Or possibly the seventh attempt.
Let me back up: I’m co-producing a Diamond Jubilee baking extravaganza on Sunday. It’s our version of the thousands of street parties that are happening all over Britain. I normally make cookies, bars and loaves, but this time, the top of the list was the appropriately named Queen Elizabeth cake.
The story I’ve always been told about the dessert is that it was created for her coronation in 1953, when there was still rationing in Britain. So they needed to make a cake that took little sugar, just one egg and no butter. Others say it was made for the 1937 coronation of King George VI and Queen Elizabeth (the Queen Mother). Regardless, it is a staple in church bake sales and farmers’ markets. It’s relatively low in fat and has a lovely dark flavour.
My recipe was given to me by a fellow baker in the office. I’d tucked it away in my recipe box and there it sat for years, until I needed it for my Diamond Jubilee baking. And there started three weeks of Queen Elizabeth cake misery. My first attempt fell in the middle. Think a massive crater–not the Sudbury basin, but not good. Still I took it into work, where my colleagues ignored its unappetizing appearance (apparently homemade sweets all look good) and devoured it in seconds. I consulted with office baking experts, who concluded my dates, lovely ones from Saudi Arabia, were just too good. The recipe needed cooking dates. So I bought chopped up dates and tried again, also reducing the water. The result was good (ignoring the slight droop in the middle). Again it was demolished by the office.
Confident I had successfully tweaked the recipe, I ignored it until the week before the Diamond Jubilee weekend. My next attempt could be called “the crater’s revenge”–I didn’t even add the icing. It wasn’t worth it. More tweaking. The next one was even worse. It went into the garbage. My Diamond Jubilee baking compadre tried to calm me down–if it didn’t work then, who would know? I could just make more bars and cookies. But I wasn’t about to give up. So more anxious consultations with baking buddies. Maybe my baking soda and powder were old. Off I went to get new supplies. The next version was better (see No. 1 below) but not great.
Now in a panic, I reached out the original source of the recipe for help, asking detailed questions. His version always turned out though, yes, it would droop a little. So out went the glass pan and vegetable shortening, replaced with a round tin and classic lard. I returned to the recipe’s original measurements, upped the cooking time and waited anxiously. It drooped but held (No. 2). Yahoo.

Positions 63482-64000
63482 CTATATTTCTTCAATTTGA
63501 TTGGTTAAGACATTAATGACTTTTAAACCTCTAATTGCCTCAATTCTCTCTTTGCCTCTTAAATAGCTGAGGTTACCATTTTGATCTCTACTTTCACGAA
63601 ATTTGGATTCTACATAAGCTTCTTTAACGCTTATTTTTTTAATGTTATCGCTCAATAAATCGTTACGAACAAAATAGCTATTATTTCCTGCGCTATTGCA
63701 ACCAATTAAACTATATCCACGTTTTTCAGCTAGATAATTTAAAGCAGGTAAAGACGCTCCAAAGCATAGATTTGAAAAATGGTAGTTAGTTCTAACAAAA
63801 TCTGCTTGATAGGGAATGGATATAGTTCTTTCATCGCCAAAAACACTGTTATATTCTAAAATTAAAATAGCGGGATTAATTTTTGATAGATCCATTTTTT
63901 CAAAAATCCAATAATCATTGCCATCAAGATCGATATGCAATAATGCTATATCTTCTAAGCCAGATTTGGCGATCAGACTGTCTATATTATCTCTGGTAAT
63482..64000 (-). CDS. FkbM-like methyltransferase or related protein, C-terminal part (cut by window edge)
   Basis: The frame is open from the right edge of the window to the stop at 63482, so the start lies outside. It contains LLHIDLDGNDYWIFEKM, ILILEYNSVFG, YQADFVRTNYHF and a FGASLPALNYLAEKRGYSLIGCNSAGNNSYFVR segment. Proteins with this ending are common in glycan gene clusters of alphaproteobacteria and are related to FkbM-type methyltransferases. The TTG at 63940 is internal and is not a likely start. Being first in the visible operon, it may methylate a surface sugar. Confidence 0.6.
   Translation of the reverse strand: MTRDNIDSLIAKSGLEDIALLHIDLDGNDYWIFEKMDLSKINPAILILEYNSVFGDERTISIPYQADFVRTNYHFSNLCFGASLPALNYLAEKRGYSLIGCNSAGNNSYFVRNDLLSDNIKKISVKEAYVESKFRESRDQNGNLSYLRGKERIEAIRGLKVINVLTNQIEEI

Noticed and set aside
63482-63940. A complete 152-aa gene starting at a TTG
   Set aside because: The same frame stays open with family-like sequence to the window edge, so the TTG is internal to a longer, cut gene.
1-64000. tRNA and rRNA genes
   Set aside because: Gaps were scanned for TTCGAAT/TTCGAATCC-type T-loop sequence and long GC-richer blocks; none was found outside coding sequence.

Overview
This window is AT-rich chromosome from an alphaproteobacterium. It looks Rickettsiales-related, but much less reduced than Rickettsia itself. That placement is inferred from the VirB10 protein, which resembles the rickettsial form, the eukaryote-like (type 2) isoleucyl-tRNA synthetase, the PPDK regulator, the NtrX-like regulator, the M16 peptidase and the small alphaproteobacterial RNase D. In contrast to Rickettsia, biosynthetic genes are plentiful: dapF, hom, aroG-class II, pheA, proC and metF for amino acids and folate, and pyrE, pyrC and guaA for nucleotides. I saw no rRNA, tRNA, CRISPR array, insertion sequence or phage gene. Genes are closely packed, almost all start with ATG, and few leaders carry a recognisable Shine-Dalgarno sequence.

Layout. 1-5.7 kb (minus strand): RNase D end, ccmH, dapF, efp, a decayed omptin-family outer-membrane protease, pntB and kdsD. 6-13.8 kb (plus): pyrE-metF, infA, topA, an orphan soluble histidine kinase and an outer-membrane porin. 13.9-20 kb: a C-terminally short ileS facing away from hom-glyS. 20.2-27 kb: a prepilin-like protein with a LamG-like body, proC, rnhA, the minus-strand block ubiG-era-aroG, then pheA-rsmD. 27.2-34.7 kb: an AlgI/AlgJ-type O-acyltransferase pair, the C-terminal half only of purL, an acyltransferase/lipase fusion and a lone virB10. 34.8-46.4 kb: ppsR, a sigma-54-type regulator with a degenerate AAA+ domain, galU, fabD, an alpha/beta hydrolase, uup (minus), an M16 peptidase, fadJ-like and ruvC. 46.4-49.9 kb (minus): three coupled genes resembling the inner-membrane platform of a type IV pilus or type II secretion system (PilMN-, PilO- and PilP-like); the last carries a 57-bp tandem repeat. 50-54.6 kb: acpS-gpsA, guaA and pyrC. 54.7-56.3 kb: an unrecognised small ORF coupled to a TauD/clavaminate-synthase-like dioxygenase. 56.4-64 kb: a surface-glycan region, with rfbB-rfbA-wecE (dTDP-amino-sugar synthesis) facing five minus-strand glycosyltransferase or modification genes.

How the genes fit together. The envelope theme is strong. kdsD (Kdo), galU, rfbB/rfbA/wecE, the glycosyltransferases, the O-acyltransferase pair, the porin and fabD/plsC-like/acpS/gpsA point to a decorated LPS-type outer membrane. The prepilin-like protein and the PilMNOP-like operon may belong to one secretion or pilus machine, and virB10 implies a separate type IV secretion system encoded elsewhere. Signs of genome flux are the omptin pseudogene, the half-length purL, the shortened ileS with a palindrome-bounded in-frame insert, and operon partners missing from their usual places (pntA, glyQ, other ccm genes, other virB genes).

This morning I’d run out of dates (and sugar and flour…oh, stop laughing), and so I bought a block of cooking dates. When I added the baking soda to the boiling water and dates, I could see the soda breaking down the dried fruit. The mixture looked thicker. I was optimistic. And yes, 43 minutes later, I had success.
LESSON: when a recipe calls for cheap, basic ingredients, then don’t automatically upgrade. And call in expert help at the first sign of trouble. So thank you Jared Mitchell, who will always be known as the “man who saved the Diamond Jubilee.”
1 c boiling water
1 c chopped dates, from a block
1 tsp baking soda
1/4 c lard
1 c white sugar
1 tsp vanilla
1 1/2 c all-purpose flour
1 tsp baking powder
1/2 tsp salt
1/2 c chopped walnuts or pecan
Preheat oven to 350 F
1. In a small bowl, pour boiling water over dates. Stir in baking soda; leave until cool.
2. Beat together lard, sugar, egg and vanilla until light. Stir together flour, baking powder and salt: add to creamed mixture alternately with date mixture (starting and ending with flour mixture) and combine well. Fold in nuts.
3. Spread evenly in well-greased 8-inch cake tin. Bake 30-40 minutes until tester comes out clean. (The cake will be very brown).
4. Let cool completely, then add topping, if wanted.
1/4 c unsalted butter, soft
1/3 c packed brown sugar
3/4 c shredded coconut (long, not short)
2 tbsp table cream (18 per cent)
1. Mix together and spread evenly on cake. Broil for 4-6 minutes until light brown. (Watch it carefully, it will burn in a flash.)